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Five Great Books From The Year That Was

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I'm a readin' fool, as most anyone who knows me will attest. In no particular order or pattern, here's a handful of the books I dug the most from this past year. All are well worth reading if you're hunting for something new.

The River of Doubt: Theodore Roosevelt's Darkest Journey by Candice Millard
I'm a Teddy Roosevelt nut, eager to swallow up books on the man I consider the last truly outsized president, a larger-than-life cowboy, environmentalist, adventurer and politician. This great book looks at TR's final journey, an epic exploration of the unknown jungles of the Amazon with a small crew of like-minded gutsy travelers. Jungle attacks, disease, death and disaster lurk around every turn. Wonderfully researched and with Millard's vivid writing you can almost taste the malaria (use that on a jacket quote!). Utterly unimaginable to picture our current president doing anything like this, of course, but fantastic true-life derring-do even if you hate politics. (Full review here.)

Chuck Klosterman IV: A Decade Of Curious People and Dangerous Ideas, by Chuck Klosterman
I loves me the Chuck K., and this hefty collection of his snarky magazine interviews, critical essays and more from the pages of Spin, Esquire and the like is a great bowl of pop culture stew. Highlights include his surreal interview with a half-naked Britney Spears, a journey to Val Kilmer's New Mexico hideaway, a refreshingly relaxed interview with Jeff Tweedy and a trip to a Morrissey convention filled with Latino Moz fans. If you're the kind of person who spends time thinking about who the best candidate for the fifth (and seventh, and tenth) Beatle would be, give it a whirl. It's all breezy good junk culture fun, a nice follow-up to his previous collection, Sex, Drugs and Cocoa Puffs.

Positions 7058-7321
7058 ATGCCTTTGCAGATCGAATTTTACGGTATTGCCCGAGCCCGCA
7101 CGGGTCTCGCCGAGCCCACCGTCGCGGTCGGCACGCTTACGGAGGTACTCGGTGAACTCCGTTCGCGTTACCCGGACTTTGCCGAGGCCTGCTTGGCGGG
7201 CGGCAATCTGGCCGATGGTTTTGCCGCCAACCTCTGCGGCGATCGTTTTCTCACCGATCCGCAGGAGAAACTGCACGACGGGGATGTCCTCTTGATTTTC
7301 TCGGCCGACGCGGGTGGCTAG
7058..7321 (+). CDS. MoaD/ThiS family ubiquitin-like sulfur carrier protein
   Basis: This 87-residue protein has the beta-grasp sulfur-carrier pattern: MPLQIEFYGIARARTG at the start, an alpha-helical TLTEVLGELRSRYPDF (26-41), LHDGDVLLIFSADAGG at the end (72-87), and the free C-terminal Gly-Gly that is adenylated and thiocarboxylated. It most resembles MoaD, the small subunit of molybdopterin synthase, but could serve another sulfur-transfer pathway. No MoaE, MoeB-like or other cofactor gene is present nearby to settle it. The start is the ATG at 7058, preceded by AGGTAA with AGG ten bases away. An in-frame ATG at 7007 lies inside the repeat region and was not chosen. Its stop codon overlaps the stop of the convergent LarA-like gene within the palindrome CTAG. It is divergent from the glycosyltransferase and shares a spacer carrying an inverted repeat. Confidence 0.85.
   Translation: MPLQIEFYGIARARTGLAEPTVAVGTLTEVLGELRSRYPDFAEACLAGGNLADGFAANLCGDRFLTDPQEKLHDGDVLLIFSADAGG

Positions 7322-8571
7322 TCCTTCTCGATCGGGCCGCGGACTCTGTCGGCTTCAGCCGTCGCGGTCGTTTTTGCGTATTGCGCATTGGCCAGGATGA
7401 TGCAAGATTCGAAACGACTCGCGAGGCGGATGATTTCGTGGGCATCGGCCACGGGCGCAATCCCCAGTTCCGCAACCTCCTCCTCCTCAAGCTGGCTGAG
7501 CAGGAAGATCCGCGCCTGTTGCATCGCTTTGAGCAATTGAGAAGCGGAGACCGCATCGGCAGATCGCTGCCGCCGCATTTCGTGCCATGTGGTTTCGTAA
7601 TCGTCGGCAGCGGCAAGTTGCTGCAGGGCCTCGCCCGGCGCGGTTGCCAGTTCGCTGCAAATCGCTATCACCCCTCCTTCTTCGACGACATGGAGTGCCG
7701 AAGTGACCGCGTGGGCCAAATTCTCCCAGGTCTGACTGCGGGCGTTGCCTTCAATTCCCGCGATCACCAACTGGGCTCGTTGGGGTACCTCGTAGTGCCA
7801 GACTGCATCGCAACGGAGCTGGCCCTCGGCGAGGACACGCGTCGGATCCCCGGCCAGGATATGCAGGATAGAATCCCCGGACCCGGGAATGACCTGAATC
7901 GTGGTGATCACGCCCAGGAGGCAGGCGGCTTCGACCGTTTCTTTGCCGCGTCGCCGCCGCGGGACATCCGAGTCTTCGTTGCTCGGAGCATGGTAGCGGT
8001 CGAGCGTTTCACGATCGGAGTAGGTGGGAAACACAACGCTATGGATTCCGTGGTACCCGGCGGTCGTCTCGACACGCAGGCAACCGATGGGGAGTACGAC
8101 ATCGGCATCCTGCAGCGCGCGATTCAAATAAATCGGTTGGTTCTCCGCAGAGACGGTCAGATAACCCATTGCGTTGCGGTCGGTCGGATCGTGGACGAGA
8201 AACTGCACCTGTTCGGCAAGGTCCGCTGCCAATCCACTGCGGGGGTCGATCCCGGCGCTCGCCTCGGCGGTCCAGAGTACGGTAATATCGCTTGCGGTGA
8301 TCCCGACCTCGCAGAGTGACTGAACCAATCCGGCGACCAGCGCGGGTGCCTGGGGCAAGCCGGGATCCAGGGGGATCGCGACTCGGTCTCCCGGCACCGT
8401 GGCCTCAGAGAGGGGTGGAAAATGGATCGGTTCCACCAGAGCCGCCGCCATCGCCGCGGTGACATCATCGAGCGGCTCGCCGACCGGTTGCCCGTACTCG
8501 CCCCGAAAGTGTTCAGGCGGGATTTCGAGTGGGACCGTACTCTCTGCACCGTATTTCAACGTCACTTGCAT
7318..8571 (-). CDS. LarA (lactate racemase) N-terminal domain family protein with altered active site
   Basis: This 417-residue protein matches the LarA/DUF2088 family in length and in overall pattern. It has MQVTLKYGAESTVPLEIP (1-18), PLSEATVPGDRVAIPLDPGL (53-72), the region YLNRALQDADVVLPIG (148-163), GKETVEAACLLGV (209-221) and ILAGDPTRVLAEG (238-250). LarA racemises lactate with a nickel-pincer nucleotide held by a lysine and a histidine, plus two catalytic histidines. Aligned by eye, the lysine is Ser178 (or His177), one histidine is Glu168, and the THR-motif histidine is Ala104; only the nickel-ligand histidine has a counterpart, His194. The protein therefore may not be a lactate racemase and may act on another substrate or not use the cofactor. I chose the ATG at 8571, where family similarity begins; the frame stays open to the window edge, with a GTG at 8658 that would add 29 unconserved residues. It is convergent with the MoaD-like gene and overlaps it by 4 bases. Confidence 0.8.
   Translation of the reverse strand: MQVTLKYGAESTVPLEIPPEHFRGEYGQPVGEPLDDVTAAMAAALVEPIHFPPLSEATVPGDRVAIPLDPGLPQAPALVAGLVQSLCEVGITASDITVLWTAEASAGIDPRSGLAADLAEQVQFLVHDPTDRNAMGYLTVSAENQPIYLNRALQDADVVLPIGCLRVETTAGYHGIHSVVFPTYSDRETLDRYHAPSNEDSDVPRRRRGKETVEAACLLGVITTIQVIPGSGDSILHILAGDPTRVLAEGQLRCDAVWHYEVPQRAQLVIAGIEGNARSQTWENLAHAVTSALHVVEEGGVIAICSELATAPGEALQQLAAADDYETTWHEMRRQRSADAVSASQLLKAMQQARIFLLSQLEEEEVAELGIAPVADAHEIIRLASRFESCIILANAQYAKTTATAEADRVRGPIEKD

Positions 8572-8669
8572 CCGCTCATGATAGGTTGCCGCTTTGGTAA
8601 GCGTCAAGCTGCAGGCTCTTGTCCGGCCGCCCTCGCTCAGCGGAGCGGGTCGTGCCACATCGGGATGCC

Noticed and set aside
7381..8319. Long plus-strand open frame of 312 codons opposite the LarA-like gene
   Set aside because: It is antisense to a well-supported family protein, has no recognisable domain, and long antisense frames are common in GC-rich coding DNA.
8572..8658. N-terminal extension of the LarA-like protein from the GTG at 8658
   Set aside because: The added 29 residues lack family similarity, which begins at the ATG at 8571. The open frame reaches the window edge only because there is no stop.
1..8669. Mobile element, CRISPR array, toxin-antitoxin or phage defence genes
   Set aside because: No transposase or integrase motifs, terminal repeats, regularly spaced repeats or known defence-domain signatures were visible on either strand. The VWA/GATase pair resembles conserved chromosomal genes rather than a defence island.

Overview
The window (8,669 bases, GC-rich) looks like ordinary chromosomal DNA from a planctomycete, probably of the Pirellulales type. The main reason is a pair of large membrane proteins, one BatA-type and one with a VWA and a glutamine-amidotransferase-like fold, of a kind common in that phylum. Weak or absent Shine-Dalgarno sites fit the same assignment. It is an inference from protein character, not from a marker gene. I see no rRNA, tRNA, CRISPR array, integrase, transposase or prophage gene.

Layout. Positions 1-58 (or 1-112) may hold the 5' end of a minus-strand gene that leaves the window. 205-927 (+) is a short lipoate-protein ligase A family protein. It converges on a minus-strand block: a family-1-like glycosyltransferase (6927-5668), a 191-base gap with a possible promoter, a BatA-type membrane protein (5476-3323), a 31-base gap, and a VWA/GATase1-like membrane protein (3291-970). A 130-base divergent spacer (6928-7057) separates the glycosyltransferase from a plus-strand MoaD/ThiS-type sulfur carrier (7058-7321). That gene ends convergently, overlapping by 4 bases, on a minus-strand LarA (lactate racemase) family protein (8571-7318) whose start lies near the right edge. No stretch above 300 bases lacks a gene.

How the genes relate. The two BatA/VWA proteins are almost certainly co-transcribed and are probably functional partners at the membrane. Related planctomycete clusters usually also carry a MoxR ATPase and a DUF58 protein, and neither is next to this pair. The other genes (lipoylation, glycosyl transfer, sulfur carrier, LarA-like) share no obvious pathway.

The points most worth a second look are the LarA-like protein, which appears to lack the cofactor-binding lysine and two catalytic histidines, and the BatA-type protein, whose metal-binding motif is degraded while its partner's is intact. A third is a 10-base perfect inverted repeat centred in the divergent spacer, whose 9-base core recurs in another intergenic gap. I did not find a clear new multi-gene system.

High Lonesome: Stories 1966-2006 by Joyce Carol
A massive collection of 40 years of short stories by one of the modern masters of the form, diamond-sharp prose about unpredictable horror, lust and despair coming into the lives of everyday people. I was new to Oates upon reading this, and now I'm a convert to her sinister power, with a style that's like a cousin to writers such as Flannery O'Connor and Patricia Highsmith. (Full review here.)

Cell, by Stephen King
There are those who say King peaked back in the '80s, but while this isn't exactly "It, Part II," it's a swell little piece of modern-day cyber-paranoia, about a plague that affects all cell phone users and turns them into raving psychotics. Yeah, another end-of-the-world saga, but Cell is nice and tense, unsettling and brief enough not to wear out its welcome. And it scared me, which takes a little work even for the best of King to do. (Full review here.)

American Prometheus: The Triumph and Tragedy of J. Robert Oppenheimer by Kal Bird and Martin J. Sherwin
New in paperback this year, this 2005 Pulitzer Prize-winning biography is like watching the American dream — and nightmare — in action. Oppenheimer, of course, brought us the atomic bomb, but went from American hero to near-traitor during the communism scare of the 1950s. Physics and politics don't sound like the most exciting read, but the authors really bring the haughty, brilliant and dreamy Oppenheimer to life, which makes his hubris and fall that much more tragic. Great, spellbinding biography.

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